The use of heat for tissue sealing or approximation has attracted much attention in many modern surgical fields. For example, heat-induced vessel sealing by energy-based devices has been experimentally studied and clinically implemented for some time.1 Different energy sources have been used for tissue heating and fusion including ultrasound, radiofrequency (RF), and laser energy. Of these, ultrasonic dissectors (e.g., CUSA, Integra, New Jersey; Selector, Surgical Technical Group, Hampshire, GB; Autosonix Autosuture, Norwalk, Connecticut; Ultracision, Ethicon Endo-Surgery, Norderstedt, Germany) and an RF bipolar vessel sealer (e.g., LigaSure, Covidien, Boulder) are commercially available and clinically used as common practice in the operating theatre. As a result of the enormous success of energy-based devices in vessel sealing, a new research direction is currently being investigated to transfer such technologies to other tissue types (e.g., small bowel) during surgical procedures, such as bowel anastomosis, to replace traditional hand suturing or stapling.2,3
Bowel anastomosis is a routine procedure in modern surgery to restore bowel continuity after surgical resection due to intestinal malignancy, inflammation, or obstruction. There are approximately 2.5 million bowel anastomoses performed annually worldwide. The existing tissue anastomosis techniques of suturing and stapling may have limitations and problems such as bleeding and leakage from suturing sites. These complications may result in trauma, infection, and retained foreign materials, leading to a significant increase in morbidity, mortality, and additional cost in treatment. Energy-based anastomosis devices hold the promise of replacing hand suturing and stapling in surgery to become the next-generation anastomosis technology. Such a technology exploits the heat-induced anastomosis of native tissues. High-quality tissue sealing as a result of simultaneously applied heat and compressive pressure (CP) can be achieved without using any foreign materials and, thus, is expected to greatly reduce morbidity, mortality, and additional treatment cost.
There are two main challenges that need to be addressed in this field. First, although the mechanism for heat-induced tissue fusion, particularly for blood vessel sealing, has been studied,1,4 such a process is not fully understood on a molecular level. Second, existing thermotherapy procedures mainly rely on predetermined dosimetry such as heating power or applied voltage. In bowel anastomosis, however, due to the complex and variable nature of bowel tissue, instead of predetermined dosimetry, a monitoring or feedback control strategy should be implemented in real time. Among others, parameters such as temperature, thermal spread, optical transmittance, or impedance have been suggested. It is not yet known how these parameters are able to provide insights into molecular structural changes.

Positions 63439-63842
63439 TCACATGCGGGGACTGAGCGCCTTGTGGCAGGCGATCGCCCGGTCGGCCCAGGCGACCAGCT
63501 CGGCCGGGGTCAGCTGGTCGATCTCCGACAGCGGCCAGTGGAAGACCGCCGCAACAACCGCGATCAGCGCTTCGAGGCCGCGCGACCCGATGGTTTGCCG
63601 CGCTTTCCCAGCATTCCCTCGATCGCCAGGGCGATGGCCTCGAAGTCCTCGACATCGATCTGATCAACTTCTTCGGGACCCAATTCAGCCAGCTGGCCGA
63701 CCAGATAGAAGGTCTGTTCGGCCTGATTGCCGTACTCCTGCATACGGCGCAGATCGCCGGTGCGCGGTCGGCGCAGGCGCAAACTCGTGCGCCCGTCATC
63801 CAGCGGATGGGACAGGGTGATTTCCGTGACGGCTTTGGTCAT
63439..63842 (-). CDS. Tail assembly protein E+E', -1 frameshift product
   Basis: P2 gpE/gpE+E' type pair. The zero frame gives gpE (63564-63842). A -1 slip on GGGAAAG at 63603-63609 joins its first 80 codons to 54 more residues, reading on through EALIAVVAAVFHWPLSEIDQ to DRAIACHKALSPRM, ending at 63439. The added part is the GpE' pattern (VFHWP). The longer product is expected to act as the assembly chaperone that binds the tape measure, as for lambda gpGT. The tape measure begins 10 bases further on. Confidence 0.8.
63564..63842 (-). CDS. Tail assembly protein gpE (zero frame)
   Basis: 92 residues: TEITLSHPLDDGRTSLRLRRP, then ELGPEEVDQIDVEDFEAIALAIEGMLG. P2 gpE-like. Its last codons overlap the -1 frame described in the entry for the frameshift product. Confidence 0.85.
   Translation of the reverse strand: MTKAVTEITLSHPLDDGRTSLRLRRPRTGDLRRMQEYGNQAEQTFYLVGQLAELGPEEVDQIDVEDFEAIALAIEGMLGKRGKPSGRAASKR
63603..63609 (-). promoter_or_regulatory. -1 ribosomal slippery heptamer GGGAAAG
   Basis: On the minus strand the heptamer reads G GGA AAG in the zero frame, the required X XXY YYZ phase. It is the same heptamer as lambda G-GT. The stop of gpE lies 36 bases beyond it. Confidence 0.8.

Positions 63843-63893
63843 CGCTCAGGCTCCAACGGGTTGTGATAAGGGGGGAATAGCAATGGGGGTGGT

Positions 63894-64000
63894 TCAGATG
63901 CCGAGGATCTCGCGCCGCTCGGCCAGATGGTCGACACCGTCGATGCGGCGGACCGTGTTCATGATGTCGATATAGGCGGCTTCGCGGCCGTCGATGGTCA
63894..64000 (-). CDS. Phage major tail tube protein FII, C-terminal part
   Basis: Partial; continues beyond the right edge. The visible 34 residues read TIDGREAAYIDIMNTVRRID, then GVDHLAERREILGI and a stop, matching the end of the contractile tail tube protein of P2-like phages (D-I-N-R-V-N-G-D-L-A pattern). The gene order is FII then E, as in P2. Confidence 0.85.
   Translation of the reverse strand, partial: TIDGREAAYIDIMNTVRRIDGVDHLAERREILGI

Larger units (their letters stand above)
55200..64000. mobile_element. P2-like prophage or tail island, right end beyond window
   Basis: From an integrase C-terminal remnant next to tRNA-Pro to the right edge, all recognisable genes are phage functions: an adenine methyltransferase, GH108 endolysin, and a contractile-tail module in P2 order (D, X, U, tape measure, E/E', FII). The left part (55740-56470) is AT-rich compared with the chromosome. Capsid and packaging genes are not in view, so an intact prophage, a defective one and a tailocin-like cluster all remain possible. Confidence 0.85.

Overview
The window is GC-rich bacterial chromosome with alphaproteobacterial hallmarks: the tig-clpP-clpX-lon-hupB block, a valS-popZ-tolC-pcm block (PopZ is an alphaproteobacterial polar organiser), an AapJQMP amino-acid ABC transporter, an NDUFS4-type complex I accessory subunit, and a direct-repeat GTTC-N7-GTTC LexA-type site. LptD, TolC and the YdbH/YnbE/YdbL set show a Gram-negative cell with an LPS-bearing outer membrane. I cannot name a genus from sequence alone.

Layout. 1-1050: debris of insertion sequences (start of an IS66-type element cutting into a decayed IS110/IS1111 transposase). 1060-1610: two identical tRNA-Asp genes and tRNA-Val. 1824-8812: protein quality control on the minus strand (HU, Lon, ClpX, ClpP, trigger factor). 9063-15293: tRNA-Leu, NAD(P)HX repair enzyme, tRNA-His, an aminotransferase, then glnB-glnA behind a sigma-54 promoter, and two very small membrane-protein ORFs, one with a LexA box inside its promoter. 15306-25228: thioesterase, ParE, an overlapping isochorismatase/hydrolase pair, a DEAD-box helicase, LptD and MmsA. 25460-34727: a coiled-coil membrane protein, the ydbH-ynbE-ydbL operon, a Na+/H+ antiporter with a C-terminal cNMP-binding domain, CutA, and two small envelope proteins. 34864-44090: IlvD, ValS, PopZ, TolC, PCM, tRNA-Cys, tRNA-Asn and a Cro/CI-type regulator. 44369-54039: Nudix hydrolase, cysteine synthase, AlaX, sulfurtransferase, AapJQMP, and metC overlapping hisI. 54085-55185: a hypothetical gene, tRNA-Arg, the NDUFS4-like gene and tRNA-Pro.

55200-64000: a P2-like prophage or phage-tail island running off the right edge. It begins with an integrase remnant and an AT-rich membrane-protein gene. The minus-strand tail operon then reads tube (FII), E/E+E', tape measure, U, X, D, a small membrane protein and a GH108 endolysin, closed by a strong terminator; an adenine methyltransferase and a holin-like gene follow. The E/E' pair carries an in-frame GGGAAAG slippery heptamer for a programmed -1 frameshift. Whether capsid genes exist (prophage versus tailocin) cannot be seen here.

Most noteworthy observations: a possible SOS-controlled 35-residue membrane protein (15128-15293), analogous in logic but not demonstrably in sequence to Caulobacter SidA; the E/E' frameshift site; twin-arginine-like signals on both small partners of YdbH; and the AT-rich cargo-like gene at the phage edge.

Laser-induced fluorescence (LIF) from endogenous fluorophores provides an attractive method for noninvasive tissues characterization.5 The variation in LIF properties is often due to changes in fluorophore concentration, fluorophore spatial distribution, metabolic state, biochemical/biophysical microenvironment, tissue architecture, and attenuation arising from chromophores and scatterers.6 The endogenous fluorophores in tissues consist of collagen cross-links (excitation: 360 nm; maximum emission: 450 nm),78.9.10.–11 elastin (325 nm; 400 nm),5 NAD(P)H (351 nm; 460 nm),12 FAD (450 nm; 535 nm),12 bile (380 nm; 425 nm),13 and lipopigments (broad excitation and emission).5,14 The LIF spectrum mainly arises from the superposition of the fluorescence from all these fluorophores.
While most of the LIF studies have focused on differentiating malignant and normal tissues in disease diagnosis,15 there are existing studies on the variation of tissue fluorescence due to temperature and other thermo-transformations. For instance, Lin et al.16 studied the use of fluorescence measurements to monitor thermal damage induced on canine liver samples, which were subjected to isothermal baths at different temperatures and for different incremental durations. Theodossiou et al.17 studied irreversible thermally induced changes in collagen through LIF. Lin et al.18 observed that LIF did not suffer a clear decrease in intensity even above denaturation temperature and hypothesized that cross-links were less susceptible to the heating process than hydrogen bonds in the triple helix, and furthermore, that fluorescence could still be detected when collagen fibrous structures were replaced by an amorphous arrangement (occurring at around 75°C).